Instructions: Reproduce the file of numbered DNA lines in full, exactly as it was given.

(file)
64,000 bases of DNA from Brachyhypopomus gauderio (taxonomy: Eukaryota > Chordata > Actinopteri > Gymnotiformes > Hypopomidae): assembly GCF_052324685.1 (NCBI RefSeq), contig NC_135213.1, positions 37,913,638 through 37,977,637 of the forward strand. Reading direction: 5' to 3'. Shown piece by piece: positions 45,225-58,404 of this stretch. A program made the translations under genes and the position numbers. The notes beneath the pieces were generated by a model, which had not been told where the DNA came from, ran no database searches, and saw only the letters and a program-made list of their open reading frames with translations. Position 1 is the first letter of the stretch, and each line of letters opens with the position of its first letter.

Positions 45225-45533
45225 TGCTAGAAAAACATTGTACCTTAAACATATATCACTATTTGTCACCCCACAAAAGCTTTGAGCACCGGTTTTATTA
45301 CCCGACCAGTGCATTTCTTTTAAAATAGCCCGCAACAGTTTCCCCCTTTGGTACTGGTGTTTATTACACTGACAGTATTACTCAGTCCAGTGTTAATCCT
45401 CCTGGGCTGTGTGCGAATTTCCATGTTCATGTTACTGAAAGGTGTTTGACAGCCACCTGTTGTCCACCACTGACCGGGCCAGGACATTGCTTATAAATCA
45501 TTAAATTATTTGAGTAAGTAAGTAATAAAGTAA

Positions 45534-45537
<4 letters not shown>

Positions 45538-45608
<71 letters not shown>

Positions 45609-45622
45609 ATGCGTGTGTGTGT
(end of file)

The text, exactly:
64,000 bases of DNA from Brachyhypopomus gauderio (taxonomy: Eukaryota > Chordata > Actinopteri > Gymnotiformes > Hypopomidae): assembly GCF_052324685.1 (NCBI RefSeq), contig NC_135213.1, positions 37,913,638 through 37,977,637 of the forward strand. Reading direction: 5' to 3'. Shown piece by piece: positions 45,225-58,404 of this stretch. A program made the translations under genes and the position numbers. The notes beneath the pieces were generated by a model, which had not been told where the DNA came from, ran no database searches, and saw only the letters and a program-made list of their open reading frames with translations. Position 1 is the first letter of the stretch, and each line of letters opens with the position of its first letter.

Positions 45225-45533
45225 TGCTAGAAAAACATTGTACCTTAAACATATATCACTATTTGTCACCCCACAAAAGCTTTGAGCACCGGTTTTATTA
45301 CCCGACCAGTGCATTTCTTTTAAAATAGCCCGCAACAGTTTCCCCCTTTGGTACTGGTGTTTATTACACTGACAGTATTACTCAGTCCAGTGTTAATCCT
45401 CCTGGGCTGTGTGCGAATTTCCATGTTCATGTTACTGAAAGGTGTTTGACAGCCACCTGTTGTCCACCACTGACCGGGCCAGGACATTGCTTATAAATCA
45501 TTAAATTATTTGAGTAAGTAAGTAATAAAGTAA

Positions 45534-45537
<4 letters not shown>

Positions 45538-45608
<71 letters not shown>

Positions 45609-45622
45609 ATGCGTGTGTGTGT